Modernism is a movement that arose from wide-scale and far-reaching transformations in Western society in the late 19th and early 20th centuries. Modernism rejected the certainty of Enlightenment thinking. Modernist poetry refers to poetry written, mainly in Europe and North America, between 1890 and 1950 in the tradition of modernist literature. It is characterized by a self-conscious break with traditional styles of poetry and verse. Modernists experimented with literary expression and form, stick to Ezra Pound 's maxim to “Make it new”.
“An obsession is a way for damaged people to damage themselves more.” (Mark Barrowcliffe) In this statement, Barrowcliffe, a writer and novelist from the United Kingdom, suggests the idea that having an obsession is not good thing to have. This idea relates to the themes of two classic pieces of literature, The Great Gatsby and The Old Man and the Sea. The Great Gatsby was written in 1925 by F. Scott Fitzgerald. This novel depicts the life of people living in the 1920’s with themes of corruption, social status, and obsessions. This novel strongly relates to Barrowcliffe’s thinking that obsessions are damaging to people’s lives.
Also how the author used the appeals. He wrote this speech for the Millennium Lectures. The Millennium Lectures are where they discuss the past millennium and what's going to happen in the future. They are basically like an end of the millennium assessment. When writing this speech he had to keep in mind that he was writing about the past millennium and trying to make indifference the main point of the speech.
Eliot. Its themes are, like many of Eliot’s poems, absurdity, fragmentation and overlapping, but it is crucial to connect this poem most with the World War 1 which caused the dark view since wars cause destruction and frustration. Moreover, the difficulty of hope and being optimistic. This poem is divided into five parts and consists of 98 lines. MUHSIN Al MUSAWI in his research about trajectories of Modernity and Tradition (2006) says: “Apart from scant collections of translated modern poetry and several essays in which literary critics try to account for the transformative nature of modernist poetic writing, modern Arabic poetry remains inaccessible and limited to articles on well- known poets.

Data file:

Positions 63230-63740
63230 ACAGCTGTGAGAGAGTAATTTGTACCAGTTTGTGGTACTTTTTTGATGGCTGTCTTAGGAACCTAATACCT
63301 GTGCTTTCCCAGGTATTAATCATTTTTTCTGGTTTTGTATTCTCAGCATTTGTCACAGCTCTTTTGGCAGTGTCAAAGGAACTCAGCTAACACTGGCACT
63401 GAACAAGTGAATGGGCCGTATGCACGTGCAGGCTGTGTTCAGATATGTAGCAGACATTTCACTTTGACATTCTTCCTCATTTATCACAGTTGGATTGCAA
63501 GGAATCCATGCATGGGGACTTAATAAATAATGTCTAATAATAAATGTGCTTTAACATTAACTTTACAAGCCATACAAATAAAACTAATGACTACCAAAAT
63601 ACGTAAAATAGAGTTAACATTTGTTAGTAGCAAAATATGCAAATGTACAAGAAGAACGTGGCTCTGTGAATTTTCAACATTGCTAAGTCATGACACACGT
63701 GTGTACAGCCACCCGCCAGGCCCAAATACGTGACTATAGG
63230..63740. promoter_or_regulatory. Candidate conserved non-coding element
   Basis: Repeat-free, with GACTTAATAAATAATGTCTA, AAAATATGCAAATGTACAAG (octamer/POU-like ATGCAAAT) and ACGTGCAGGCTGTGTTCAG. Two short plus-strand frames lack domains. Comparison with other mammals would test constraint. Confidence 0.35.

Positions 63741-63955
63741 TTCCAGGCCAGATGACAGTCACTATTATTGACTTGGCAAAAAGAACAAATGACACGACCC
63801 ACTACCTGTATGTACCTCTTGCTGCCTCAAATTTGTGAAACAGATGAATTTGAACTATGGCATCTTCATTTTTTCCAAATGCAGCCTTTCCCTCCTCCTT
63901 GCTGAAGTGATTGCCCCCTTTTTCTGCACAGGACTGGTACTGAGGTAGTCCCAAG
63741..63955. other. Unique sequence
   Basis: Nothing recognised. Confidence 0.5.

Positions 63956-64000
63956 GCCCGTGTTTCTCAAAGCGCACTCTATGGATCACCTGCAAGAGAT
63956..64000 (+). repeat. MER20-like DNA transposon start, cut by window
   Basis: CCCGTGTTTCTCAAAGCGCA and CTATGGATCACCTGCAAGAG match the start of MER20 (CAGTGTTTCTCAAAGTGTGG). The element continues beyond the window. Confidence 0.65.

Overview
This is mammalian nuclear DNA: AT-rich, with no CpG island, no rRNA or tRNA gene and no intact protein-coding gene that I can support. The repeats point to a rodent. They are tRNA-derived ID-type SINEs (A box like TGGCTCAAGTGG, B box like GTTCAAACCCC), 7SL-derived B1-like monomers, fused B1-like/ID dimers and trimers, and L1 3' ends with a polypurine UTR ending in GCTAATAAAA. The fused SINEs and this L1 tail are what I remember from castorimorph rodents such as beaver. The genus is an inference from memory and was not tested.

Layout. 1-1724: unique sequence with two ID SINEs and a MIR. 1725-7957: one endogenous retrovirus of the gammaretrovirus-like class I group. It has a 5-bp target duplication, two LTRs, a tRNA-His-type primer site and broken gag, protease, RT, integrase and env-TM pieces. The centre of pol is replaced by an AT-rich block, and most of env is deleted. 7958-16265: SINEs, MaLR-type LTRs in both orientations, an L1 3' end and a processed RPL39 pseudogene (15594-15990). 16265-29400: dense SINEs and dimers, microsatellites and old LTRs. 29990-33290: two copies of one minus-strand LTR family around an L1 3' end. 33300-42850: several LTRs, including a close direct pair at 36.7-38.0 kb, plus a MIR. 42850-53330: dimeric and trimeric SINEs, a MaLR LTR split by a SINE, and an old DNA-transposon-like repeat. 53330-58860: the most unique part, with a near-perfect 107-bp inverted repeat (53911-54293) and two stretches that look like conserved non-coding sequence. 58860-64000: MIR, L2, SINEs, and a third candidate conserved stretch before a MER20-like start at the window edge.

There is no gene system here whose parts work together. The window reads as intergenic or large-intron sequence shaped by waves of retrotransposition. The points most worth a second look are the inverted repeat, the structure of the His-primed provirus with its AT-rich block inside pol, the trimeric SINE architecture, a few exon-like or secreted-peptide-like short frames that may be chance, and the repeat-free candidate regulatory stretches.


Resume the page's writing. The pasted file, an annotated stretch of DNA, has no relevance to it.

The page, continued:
Meena Alexander believes in poetry as political activism: her poetry often deals with conflicts and unrest, cities at the edge of war, episodes of discrimination, and so on. In an interview with Ruth Maxey, the poet admits that history conspires against the writing of poetry (Alexander 2009, 190). Many American poets have tried to do away with history, and to break the chains that still linked them to tradition, and to the old canon of British poetry. Alexander mentions Ralph Waldo Emerson, whose notion of self-reliance, which she interprets as reinvention of the self, “exhilarated” her (2009, 3). Chapter first of this study is entitled Identity which offers the theoretical framework of the term identity and the elements of identity in her works and try to find out her own identity.